In my blog post last month (A Simple Strategy for Achieving Clients’ Charitable Goals: the Donor-Advised Fund), I provided an overview of the potential benefits of using donor-advised funds (DAFs) as part of a charitable giving strategy. Although DAFs are great for relatively simple planning situations, what if your charitably minded clients have more complex needs and goals?
Over the past few years, improving stock market conditions, rising income tax rates and a growing number of baby boomers seeking ways to supplement retirement income have contributed to a resurgence in the use of the charitable remainder trust (CRT). A general understanding of how the CRT works can help you determine whether it’s an appropriate charitable planning vehicle for your clients.
How CRTs Work
A CRT is a split-interest trust, meaning there are two beneficiaries: an individual income beneficiary and a charitable remainder beneficiary. The trust can be established to pay income at least annually for a term of years (no more than 20) or for the lifetime of the income beneficiary.
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The income stream can be structured as a fixed dollar amount, as in the case of a charitable remainder annuity trust (CRAT), or as a percentage of the trust’s annual fair market value, as in the case of a charitable remainder unitrust (CRUT). For the trust to qualify as a CRT, the payment must be 5% or more of the trust’s fair market value.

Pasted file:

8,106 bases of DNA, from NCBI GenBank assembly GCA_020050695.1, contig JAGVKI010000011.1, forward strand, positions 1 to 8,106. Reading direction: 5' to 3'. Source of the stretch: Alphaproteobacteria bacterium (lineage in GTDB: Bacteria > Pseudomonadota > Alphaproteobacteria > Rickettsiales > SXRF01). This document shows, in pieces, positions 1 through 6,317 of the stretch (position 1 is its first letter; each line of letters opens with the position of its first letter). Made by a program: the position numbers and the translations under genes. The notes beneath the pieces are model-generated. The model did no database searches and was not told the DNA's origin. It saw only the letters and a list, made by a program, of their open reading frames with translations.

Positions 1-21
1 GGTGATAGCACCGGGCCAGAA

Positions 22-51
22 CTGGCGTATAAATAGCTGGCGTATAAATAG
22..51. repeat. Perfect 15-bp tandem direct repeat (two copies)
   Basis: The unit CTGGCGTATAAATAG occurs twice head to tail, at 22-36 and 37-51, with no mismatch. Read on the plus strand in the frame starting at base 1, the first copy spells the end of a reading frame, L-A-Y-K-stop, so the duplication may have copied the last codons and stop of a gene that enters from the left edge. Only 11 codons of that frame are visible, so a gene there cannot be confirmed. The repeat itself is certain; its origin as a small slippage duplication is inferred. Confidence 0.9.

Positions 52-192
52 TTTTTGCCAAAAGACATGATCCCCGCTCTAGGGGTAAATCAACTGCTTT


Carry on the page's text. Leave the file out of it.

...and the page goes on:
Upon completion of the trust term or the death of the last income beneficiary, all remaining assets pass to the charitable organization named as the remainder beneficiary.
A Compelling Tax Situation
This may not sound too exciting up to this point, but naming a charitable organization as the remainder beneficiary creates a very compelling tax situation: it makes the trust tax exempt. Because the trust is tax exempt, the client funding a CRT will receive an income tax deduction equal to the present value of the remainder interest, and the assets will be removed from his or her taxable estate.
In addition, the trust will not be liable for any taxes when it sells assets used to fund the trust.
The income beneficiary will have to pay tax on payments received from the trust; however, if properly managed, the taxation of those payments may be at rates no higher than preferred capital gains rates.
How a CRT Works: John